Scott Bates imagines the Holy Family traveling through the lands of the Zoroastrian god Mithra (god of light) and Dionysus (earth god), two gods who show up in the nativity scene as the ox and the ass.  They then reach Egypt, which includes two sky gods, the falcon god Horus and the goddess Hathor, either Horus’s mother or consort and daughter of the sun god Ra. She is also known as the “sovereign of the stars” and is connected with the star Sirius. (Think of role played by Bethlehem’s star.)

 Jesus’s family also travels beneath gaze of the sphinx of Gizreh, who guards the realm of the dead, and past a temple of Isis, a fertility goddess associated with the dove (also a nativity scene participant) who is connected with women and children. In other words, we see represented the polarities of sky and earth and death and life.

The journey into the west has mythic resonance in Confucianism, Buddhism and Taoism, where pilgrims in search of sacred texts would undergo suffering to achieve wisdom.  The flight to and return from Egypt also echoes Judaism’s account of the Israelites’ journey there under Jacob and their return under Moses.

I’m not sure of the significance of the unicorn in the final line but it may have to do with Christianity’s insistence that there is only one god. All religions draw on other religions, however—it’s called syncretism—even the ones that claim to have a monopoly on truth. In my opinion, to think of Mary as a Hathor or Isis figure and of Jesus as a solar god doesn’t detract but rather adds to the power of the nativity story.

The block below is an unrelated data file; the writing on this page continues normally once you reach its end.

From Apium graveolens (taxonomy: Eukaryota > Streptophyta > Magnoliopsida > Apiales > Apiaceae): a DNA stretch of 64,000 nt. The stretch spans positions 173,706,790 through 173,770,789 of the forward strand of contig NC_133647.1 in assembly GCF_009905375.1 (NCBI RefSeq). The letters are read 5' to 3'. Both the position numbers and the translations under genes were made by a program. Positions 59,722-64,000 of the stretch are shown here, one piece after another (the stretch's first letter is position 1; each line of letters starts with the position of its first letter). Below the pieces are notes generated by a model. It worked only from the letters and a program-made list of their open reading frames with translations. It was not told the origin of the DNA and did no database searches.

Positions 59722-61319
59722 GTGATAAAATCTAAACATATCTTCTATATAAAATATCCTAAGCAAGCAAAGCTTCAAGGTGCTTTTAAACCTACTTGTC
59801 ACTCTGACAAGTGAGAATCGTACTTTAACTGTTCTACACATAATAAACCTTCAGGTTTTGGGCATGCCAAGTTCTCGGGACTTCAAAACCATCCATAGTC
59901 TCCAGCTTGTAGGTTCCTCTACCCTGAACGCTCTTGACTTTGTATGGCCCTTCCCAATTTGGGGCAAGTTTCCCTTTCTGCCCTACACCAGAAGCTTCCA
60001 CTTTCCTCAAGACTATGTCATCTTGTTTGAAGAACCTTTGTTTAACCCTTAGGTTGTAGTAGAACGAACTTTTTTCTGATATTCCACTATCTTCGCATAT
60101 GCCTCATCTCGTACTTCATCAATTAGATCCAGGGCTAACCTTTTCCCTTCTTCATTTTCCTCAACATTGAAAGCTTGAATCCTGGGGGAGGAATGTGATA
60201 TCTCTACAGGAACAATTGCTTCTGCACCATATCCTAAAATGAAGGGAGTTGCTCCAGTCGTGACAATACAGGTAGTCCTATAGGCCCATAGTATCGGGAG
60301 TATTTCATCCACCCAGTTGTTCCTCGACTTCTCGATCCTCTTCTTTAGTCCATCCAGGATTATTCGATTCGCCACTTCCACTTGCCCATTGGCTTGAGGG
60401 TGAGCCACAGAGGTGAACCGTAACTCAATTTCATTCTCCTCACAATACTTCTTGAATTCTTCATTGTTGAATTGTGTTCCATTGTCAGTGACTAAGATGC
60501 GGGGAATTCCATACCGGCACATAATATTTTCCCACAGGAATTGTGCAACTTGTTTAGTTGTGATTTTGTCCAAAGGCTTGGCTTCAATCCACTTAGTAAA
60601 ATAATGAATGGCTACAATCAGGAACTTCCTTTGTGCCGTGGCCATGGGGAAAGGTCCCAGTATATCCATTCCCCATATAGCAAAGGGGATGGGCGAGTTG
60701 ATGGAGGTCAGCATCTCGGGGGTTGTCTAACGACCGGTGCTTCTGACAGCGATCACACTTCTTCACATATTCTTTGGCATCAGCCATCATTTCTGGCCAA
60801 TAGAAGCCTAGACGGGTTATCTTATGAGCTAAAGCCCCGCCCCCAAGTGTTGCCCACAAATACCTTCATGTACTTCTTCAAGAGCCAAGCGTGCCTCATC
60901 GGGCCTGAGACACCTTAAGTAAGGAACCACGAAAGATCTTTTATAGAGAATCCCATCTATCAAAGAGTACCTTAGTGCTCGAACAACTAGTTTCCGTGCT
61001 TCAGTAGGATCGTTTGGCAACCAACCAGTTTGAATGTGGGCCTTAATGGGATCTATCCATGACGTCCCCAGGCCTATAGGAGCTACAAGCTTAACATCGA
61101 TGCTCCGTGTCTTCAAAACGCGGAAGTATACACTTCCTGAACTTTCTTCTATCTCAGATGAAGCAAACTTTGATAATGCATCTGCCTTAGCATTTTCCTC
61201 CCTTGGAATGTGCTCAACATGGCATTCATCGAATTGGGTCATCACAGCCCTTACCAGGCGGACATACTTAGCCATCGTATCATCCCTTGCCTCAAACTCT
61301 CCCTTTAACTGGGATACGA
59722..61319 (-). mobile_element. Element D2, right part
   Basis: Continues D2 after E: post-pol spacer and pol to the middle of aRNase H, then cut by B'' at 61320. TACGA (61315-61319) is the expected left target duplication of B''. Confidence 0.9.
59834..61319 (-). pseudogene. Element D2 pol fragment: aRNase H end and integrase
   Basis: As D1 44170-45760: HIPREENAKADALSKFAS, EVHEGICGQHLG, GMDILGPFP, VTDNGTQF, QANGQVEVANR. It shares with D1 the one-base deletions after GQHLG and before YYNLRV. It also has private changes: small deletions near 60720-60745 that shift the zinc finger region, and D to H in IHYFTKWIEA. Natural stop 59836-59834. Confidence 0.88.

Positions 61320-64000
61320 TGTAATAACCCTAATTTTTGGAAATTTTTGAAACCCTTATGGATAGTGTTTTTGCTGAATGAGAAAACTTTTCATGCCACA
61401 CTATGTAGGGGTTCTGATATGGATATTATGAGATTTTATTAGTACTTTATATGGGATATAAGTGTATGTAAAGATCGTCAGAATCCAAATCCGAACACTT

For me, the poem captures the mystery of this time of year. The days may be short, but we are promised new life. It’s a vision that should enthrall us all:

Flight into Egypt

The falcon’s eye above the pyramid
Moves with the weary travelers far below,
The queen, her consort, and the solar god,
As through the desert on their beast they go

Beneath the sphinx of Gizeh guarding the dead,
Past Isis in her temple nursing her child,
Her silver serpent turning his diamond head
To see them riding westward, into the wild

Land of Mithra and Dionysus, far
From the stable and the kings of Behtlehem,
No dove above them like a guiding star--
But Hathor on the horizon watching them,

Her forehead crowned with stars and double horn,
As they ride towards her on their unicorn.

Other Scott Bates on Christmas’s syncretistic origins
A Solution to Nativity Scene Battles
A Hitchhiker’s Guide to the Nativity

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Scrooge, a GOP Hero


During the Reagan presidency (in 1983) I remember being shocked when Attorney General Ed Meese came to the defense of Scrooge, arguing that he “had a bad press in his time. If you really look at the facts, he didn’t exploit Bob Cratchit.” Now conservatives make such arguments so frequently that former Senator Phil Gramm and lobbyist Mike Solon, writing “In Defense of Scrooge, Whose Thrift Blessed by World” for the Wall Street Journal, elicits  no more than a resigned shrug.

Meese was part of an administration that was (among other things) targeting free lunch programs and arguing for such cost-cutting measures as redefining ketchup as a vegetable. His argument was that